On the 11 June 2015, Jonno, Edan and Andy Stock (a guitarist friend that lives on Koh Tao) came together at Fishbowl Beach Bar with as many cameras as we could muster up including 5 x GoPro’s and 2 x Cannon DSLRs and shot this clip. Jonno later edited together the 40+ Gigabytes of footage for Straight Jacket Productions and now we have a Koh Tao memory that will last forever and that we can share with all of you.
The song is a mash up between Al Green’s classic “Let’s Stay Together” and the hip hop verses from my own track “You Don’t Know” from my 2009 EP SW&theE. I love Al Green, I was lucky enough back in 2011 to see him live in Melbourne at the Palace Theater in St Kilda with my good mate and fellow loop warrior Andy V. The show was everything I expected and more from the living legend. Andy and I used to play this song years ago jamming in Melbourne town and last year we recorded a version on our EP Live on Koh Tao which you can download free here. That version happened to be recorded live at Fishbowl almost exactly one year before this one.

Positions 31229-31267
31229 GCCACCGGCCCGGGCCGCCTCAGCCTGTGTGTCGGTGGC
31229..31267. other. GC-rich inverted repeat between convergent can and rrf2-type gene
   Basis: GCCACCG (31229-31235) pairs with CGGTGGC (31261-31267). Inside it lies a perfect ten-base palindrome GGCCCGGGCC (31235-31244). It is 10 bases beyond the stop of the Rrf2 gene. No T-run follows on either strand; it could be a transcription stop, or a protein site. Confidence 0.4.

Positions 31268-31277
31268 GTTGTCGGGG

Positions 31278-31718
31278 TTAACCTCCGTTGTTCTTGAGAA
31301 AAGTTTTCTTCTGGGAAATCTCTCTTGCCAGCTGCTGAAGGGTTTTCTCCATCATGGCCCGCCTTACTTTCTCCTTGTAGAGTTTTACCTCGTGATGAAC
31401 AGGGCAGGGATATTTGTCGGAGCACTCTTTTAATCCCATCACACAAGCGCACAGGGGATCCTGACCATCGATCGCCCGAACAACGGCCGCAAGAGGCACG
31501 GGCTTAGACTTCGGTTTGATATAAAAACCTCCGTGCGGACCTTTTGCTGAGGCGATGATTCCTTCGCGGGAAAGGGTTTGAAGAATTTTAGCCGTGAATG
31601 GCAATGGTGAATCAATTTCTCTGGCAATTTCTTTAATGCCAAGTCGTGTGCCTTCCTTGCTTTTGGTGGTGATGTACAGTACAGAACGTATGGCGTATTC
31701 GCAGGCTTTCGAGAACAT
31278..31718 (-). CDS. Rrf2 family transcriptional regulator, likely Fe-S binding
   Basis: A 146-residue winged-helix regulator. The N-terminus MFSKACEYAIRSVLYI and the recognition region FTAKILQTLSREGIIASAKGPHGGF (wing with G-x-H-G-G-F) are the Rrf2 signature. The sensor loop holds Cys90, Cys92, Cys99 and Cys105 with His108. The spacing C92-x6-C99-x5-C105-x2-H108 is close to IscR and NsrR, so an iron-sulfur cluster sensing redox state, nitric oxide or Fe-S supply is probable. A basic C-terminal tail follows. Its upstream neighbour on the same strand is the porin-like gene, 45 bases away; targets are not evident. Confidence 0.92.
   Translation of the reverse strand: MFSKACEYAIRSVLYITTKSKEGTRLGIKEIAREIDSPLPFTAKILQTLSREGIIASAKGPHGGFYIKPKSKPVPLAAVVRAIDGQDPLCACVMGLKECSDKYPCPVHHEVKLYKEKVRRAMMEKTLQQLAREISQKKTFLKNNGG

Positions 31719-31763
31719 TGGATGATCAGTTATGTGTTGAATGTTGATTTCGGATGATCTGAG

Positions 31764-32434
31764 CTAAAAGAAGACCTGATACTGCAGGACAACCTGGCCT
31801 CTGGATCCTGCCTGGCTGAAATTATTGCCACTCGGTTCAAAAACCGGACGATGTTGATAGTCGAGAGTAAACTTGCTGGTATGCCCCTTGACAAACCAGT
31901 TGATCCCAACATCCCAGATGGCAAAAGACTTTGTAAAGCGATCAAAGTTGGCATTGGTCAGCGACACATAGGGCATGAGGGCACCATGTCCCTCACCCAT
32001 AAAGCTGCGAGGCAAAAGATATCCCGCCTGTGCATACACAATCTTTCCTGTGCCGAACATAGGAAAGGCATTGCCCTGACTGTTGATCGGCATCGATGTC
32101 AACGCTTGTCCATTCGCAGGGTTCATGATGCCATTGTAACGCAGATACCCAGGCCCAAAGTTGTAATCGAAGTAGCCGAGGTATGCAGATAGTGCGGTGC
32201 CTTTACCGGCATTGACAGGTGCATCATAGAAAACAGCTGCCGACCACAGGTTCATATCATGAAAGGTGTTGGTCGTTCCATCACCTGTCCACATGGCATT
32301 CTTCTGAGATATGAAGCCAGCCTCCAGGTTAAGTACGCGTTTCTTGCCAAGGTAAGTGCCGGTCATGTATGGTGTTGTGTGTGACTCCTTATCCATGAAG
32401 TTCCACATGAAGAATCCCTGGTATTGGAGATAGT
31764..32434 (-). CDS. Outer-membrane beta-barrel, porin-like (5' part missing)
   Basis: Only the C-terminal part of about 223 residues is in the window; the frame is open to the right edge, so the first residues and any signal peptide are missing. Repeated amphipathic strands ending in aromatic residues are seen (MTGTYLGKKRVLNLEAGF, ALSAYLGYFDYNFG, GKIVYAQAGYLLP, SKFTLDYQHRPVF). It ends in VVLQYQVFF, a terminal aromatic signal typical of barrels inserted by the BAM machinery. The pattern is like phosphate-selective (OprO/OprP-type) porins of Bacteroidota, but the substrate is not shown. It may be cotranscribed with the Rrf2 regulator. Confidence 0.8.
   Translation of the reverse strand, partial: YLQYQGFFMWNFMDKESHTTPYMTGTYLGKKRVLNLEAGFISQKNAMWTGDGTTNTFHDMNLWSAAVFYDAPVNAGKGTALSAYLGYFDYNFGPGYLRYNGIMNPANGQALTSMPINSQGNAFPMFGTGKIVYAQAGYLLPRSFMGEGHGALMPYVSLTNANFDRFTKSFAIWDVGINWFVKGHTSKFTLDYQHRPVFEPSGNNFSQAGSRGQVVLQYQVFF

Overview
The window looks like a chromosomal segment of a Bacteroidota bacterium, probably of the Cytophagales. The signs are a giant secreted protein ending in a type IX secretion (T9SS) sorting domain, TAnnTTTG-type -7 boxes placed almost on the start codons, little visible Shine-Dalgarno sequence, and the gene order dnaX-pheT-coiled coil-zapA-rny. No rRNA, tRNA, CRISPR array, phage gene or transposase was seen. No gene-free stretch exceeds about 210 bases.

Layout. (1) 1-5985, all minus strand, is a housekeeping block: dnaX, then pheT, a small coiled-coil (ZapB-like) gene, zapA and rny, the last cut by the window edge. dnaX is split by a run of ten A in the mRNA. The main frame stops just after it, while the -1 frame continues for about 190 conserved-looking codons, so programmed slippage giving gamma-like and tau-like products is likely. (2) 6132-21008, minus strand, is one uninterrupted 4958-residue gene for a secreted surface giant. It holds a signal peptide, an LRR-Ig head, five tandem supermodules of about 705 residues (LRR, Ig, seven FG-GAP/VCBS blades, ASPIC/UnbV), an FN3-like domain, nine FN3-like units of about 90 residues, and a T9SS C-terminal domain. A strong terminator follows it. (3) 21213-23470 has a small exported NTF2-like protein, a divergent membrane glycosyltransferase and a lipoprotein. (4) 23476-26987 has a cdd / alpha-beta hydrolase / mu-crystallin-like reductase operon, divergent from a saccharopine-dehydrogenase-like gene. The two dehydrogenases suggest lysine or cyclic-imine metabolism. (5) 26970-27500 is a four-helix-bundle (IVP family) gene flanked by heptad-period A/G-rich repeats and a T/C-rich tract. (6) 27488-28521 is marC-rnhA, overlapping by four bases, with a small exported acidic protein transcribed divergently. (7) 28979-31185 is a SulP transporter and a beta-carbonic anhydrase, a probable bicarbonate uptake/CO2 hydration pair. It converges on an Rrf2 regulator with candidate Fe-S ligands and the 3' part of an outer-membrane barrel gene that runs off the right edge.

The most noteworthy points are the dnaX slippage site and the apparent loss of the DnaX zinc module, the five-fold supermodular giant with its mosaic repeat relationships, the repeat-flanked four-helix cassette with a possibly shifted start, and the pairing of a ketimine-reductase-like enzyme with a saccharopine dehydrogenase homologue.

I hope you enjoy and please help me out by commenting, liking and sharing. The success of my #looptheworld adventure depends on the support of you guys. Thanks so much for watching.
I should have written this weeks ago. It’s not that I’ve been avoiding it or even putting it off, actually I’ve been looking forward to it. There is an explanation to my laziness but only those that have spent a bit of time on a tropical island will truly understand. Hannah and I have come to refer to this phenomenon as Island time. Tomorrow doesn’t actually mean tomorrow on Koh Tao, it more accurately translates to eventually. The hands on a Koh Tao clock don’t point to specific hours of AM and PM but more a rough target at which we’ll aim. Those that refuse to give up their slave to the routine ways of the cities we live in find it extremely frustrating, but being frustrated will do nothing to change island time. It’s best to give in and let the island dictate your schedule. Today the island decided I’d write my blog post. So here it is.